In Brooklyn, the Spurs were bulldozed by the lovable crew of young players that make up this year’s Nets. Through three quarters, San Antonio scored only 59 points. It was a scoring drought that felt emblematic of their recent struggles. They have lost seven of their past eight games and have fielded the league’s worst defense and a bottom-10 offense during that stretch. For most of the season, the Spurs have been buoyed by their system and the reliability of LaMarcus Aldridge and DeMar DeRozan, but they might be running out of gas and hitting their ceiling at the worst possible time. With the loss, they fell to eighth in the West; at the beginning of February, they were the fifth seed.

In Minnesota, the Kings had a chance to get into a tie with the Spurs for the last spot. They were up by as many as 13 points in the first quarter, then lost a lead they would never recoup. Karl-Anthony Towns unleashed one of his best games of the season (34 points, 21 rebounds, five assists, two blocks), and even still, the Kings had a chance to win it late thanks to Minny’s inability to close. But for some reason, it was Corey Brewer who was driving to the hoop as a crunch-time option. [Insert thinking-face emoji here.] Sacramento, of course, is trying to get back into the playoffs for the first time in 13 years. The Wolves, who made it back last year for the first time in 14 seasons, know that feeling, and by beating the Kings on Monday, Minnesota is back in the playoff picture—tied with the Lakers, just three games back from that elusive 8-seed.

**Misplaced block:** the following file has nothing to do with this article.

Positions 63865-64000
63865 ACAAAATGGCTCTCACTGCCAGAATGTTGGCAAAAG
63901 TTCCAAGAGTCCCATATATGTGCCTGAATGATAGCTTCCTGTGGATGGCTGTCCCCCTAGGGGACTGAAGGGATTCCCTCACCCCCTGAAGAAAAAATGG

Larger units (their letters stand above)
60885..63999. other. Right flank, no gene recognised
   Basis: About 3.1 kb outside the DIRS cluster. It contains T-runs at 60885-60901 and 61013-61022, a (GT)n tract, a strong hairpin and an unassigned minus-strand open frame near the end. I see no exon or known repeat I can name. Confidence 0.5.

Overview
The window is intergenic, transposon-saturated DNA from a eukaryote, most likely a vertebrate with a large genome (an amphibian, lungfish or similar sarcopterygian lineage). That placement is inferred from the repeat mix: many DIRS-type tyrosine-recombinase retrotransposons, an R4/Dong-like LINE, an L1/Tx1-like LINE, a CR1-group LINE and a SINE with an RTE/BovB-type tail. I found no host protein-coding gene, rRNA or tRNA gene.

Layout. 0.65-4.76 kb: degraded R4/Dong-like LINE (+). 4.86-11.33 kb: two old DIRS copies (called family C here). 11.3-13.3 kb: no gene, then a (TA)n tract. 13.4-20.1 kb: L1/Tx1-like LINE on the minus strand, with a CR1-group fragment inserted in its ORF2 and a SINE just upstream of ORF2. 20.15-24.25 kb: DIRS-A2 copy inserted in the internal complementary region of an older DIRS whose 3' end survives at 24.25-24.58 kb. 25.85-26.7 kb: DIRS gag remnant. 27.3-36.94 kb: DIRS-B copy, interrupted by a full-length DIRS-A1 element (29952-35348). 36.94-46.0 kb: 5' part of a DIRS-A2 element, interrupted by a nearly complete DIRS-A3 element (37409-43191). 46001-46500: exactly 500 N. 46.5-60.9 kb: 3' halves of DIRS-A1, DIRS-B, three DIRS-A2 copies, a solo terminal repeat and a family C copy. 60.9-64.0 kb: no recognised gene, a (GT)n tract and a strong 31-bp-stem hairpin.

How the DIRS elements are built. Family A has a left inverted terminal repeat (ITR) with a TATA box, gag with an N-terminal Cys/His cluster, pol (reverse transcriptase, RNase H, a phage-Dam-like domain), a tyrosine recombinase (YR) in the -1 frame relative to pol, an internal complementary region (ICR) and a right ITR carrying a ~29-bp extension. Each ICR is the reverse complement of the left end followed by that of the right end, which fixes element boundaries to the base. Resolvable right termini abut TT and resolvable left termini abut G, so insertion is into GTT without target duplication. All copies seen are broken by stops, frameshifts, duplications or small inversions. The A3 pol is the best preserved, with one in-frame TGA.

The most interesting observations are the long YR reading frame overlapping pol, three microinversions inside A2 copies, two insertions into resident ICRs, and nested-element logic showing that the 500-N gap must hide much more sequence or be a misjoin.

Above them all are the Clippers, who have not gone away. Instead, they’ve risen to the 7-seed with a full game lead over the Spurs after beating the Mavericks 121-112 on Monday. The juxtaposition between them and the Lakers is telling. The Clippers traded away Tobias Harris, their best player, at the deadline and haven’t suffered too much for it. It’s been irrevocable proof that it’s their system, not their top talent, that has kept them in the mix. They’re playing with house money and have no pressure, but are still thriving. The Lakers, however, are having to rely almost entirely on their best player to save them. They’re dealing not just with pressure, but the biggest spotlight in the league too.

”There definitely is some added pressure for the group,” Walton said after the Lakers’ loss to Memphis on Monday, citing a lack of cohesiveness due to injuries and “talks off the court.”

In Lakerland, the season has felt like it’s spanned ages—and really, from the honeymoon stage to the LeBron injury and the Anthony Davis saga, it has. Outside pressure hasn’t helped, but if things aren’t built to win on the inside—and for the Lakers, it doesn’t feel like they are—then does that really matter? It’s survival time now.